One of two men charged in relation to one of the largest hauls of methamphetamine ever seized in Northland want his case to be dealt with by the High Court.
Shane Legg, 30, is in custody awaiting trial in the Whangarei District Court later this year.
Also charged with him is Tuara Kingi, 30, and he is not opposing an application by Legg to have his case tried in the High Court.
Almost 158g of methamphetamine - also known as P - $21,000 in cash, a P-lab, a .22 calibre pistol and stolen property, were allegedly found when police raided a Hikurangi house on July 22 last year.
Legg's lawyer Chris Muston told Justice Paul Heath in the High Court at Whangarei this week that his client's trial needed to be heard as soon as possible because of Legg's poor health and ongoing public interest in the case.
The issues at trial were the methamphetamine's possession and control, aspects that were best dealt with by the High Court, he submitted.
Justice Heath said the effect of illness was not enough and that there had to be public concern about the alleged offending or some other question of law before the High Court accepted the case.
Crown solicitor Mike Smith said the trial was set down for December but a back up date was allocated in August.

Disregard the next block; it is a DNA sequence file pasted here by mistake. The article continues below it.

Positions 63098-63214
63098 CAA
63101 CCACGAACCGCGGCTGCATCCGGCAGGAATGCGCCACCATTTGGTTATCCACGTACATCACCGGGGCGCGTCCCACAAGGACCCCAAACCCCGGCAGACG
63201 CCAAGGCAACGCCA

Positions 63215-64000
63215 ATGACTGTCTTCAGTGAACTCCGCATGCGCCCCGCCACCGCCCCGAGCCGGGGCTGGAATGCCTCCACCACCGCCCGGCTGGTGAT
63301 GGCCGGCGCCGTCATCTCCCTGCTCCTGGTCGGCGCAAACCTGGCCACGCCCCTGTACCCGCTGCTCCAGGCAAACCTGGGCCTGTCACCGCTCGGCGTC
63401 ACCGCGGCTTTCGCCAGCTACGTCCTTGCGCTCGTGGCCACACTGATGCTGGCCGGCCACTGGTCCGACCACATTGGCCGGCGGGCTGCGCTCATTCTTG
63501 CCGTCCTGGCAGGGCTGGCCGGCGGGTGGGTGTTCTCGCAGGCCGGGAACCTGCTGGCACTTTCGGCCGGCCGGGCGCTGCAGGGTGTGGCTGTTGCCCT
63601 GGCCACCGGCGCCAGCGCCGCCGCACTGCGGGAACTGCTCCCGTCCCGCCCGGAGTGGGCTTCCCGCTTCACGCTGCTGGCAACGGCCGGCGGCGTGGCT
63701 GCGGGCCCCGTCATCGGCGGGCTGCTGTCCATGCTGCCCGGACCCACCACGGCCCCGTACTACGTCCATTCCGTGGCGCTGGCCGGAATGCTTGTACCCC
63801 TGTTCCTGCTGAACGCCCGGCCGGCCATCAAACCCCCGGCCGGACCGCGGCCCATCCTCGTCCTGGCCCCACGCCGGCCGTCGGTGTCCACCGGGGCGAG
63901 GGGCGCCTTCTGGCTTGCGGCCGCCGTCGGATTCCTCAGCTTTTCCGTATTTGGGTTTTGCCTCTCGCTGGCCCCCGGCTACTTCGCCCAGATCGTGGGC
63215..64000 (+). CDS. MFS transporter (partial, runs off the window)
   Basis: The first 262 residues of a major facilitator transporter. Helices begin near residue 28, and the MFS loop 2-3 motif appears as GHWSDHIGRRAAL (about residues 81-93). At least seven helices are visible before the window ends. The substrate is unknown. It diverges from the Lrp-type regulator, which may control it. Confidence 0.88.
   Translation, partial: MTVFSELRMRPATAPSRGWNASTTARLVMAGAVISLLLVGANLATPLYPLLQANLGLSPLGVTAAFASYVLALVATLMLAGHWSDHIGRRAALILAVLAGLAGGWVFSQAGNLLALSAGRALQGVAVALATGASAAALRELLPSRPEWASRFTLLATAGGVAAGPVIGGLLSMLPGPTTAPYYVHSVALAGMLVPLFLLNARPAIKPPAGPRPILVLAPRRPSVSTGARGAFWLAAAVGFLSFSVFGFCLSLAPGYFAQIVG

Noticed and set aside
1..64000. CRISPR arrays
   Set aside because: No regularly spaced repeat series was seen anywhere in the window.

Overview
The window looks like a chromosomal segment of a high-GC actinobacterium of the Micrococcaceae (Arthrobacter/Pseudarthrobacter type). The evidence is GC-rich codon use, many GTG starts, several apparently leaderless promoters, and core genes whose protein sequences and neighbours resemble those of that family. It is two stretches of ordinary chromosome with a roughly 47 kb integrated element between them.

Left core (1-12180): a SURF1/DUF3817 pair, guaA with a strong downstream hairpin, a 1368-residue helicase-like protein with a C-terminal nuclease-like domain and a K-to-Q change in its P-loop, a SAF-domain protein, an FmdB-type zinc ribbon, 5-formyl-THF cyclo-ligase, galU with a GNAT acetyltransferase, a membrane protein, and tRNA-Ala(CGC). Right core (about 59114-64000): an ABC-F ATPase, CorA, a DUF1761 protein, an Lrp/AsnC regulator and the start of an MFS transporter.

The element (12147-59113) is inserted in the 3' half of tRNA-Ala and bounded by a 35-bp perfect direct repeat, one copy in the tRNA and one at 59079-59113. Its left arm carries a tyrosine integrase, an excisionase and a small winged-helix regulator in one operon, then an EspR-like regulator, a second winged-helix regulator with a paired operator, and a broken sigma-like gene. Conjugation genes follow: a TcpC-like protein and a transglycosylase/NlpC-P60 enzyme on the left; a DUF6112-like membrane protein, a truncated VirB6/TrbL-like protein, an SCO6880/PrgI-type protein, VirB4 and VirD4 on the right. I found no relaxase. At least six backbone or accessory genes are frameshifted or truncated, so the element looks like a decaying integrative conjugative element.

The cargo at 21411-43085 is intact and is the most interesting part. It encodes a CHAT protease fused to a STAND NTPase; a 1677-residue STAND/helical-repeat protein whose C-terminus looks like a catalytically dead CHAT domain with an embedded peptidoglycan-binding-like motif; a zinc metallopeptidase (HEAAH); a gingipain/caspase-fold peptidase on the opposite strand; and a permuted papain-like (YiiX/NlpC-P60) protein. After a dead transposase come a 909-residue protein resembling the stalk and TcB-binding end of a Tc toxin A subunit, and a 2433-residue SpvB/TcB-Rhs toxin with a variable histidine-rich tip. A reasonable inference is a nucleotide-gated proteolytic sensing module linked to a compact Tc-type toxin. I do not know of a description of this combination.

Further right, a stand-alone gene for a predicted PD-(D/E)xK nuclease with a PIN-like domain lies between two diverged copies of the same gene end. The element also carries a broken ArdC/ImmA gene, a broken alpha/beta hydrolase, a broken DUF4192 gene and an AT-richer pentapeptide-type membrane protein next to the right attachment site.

The earliest the High Court could deal with the matter if the transfer was successful was November 23, he said.
By saying yes to the application the Crown was accepting the District Court's failure to deal with the case.
An earlier application by Legg to have his trial moved to Auckland was rejected by Judge Duncan Harvey.
Meanwhile, Legg's parents have asked the Ombudsman's office to look into a lack of care for their son in prison.
"Due to a lack of care for someone in Shane's condition, mainly nourishment and medical care, with a lack of proper diet, his esophagus has opened more and has gone from a trickle to a very serious leak," they said in a letter.
Legg had suffered a serious neck injury that left him partially paralysed.